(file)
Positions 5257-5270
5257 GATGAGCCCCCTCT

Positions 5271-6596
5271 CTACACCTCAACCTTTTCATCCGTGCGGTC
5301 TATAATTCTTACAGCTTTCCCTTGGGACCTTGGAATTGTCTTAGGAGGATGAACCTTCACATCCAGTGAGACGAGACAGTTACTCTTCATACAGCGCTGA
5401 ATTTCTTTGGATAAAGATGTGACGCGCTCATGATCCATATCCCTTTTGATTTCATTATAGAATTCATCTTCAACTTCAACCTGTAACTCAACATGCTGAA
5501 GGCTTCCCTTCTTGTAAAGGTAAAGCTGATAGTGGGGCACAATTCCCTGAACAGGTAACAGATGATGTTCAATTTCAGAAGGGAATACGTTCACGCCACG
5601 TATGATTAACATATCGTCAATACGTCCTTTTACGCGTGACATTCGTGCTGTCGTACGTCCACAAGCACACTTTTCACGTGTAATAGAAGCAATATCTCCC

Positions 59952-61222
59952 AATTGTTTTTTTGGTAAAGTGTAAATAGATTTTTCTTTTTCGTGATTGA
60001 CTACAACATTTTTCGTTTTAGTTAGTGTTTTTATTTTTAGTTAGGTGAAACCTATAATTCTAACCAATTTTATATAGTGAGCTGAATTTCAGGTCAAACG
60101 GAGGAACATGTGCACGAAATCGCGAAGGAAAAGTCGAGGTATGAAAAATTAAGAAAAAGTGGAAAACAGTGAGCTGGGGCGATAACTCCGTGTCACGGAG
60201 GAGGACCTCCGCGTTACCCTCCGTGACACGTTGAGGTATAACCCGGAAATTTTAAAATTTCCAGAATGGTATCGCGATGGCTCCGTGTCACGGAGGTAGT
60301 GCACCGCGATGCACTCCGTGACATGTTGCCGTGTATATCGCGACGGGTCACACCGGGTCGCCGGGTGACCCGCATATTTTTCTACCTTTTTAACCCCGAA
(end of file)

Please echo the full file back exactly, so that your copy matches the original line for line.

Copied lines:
Positions 5257-5270
5257 GATGAGCCCCCTCT

Positions 5271-6596
5271 CTACACCTCAACCTTTTCATCCGTGCGGTC
5301 TATAATTCTTACAGCTTTCCCTTGGGACCTTGGAATTGTCTTAGGAGGATGAACCTTCACATCCAGTGAGACGAGACAGTTACTCTTCATACAGCGCTGA
5401 ATTTCTTTGGATAAAGATGTGACGCGCTCATGATCCATATCCCTTTTGATTTCATTATAGAATTCATCTTCAACTTCAACCTGTAACTCAACATGCTGAA
5501 GGCTTCCCTTCTTGTAAAGGTAAAGCTGATAGTGGGGCACAATTCCCTGAACAGGTAACAGATGATGTTCAATTTCAGAAGGGAATACGTTCACGCCACG
5601 TATGATTAACATATCGTCAATACGTCCTTTTACGCGTGACATTCGTGCTGTCGTACGTCCACAAGCACACTTTTCACGTGTAATAGAAGCAATATCTCCC

Positions 59952-61222
59952 AATTGTTTTTTTGGTAAAGTGTAAATAGATTTTTCTTTTTCGTGATTGA
60001 CTACAACATTTTTCGTTTTAGTTAGTGTTTTTATTTTTAGTTAGGTGAAACCTATAATTCTAACCAATTTTATATAGTGAGCTGAATTTCAGGTCAAACG
60101 GAGGAACATGTGCACGAAATCGCGAAGGAAAAGTCGAGGTATGAAAAATTAAGAAAAAGTGGAAAACAGTGAGCTGGGGCGATAACTCCGTGTCACGGAG
60201 GAGGACCTCCGCGTTACCCTCCGTGACACGTTGAGGTATAACCCGGAAATTTTAAAATTTCCAGAATGGTATCGCGATGGCTCCGTGTCACGGAGGTAGT
60301 GCACCGCGATGCACTCCGTGACATGTTGCCGTGTATATCGCGACGGGTCACACCGGGTCGCCGGGTGACCCGCATATTTTTCTACCTTTTTAACCCCGAA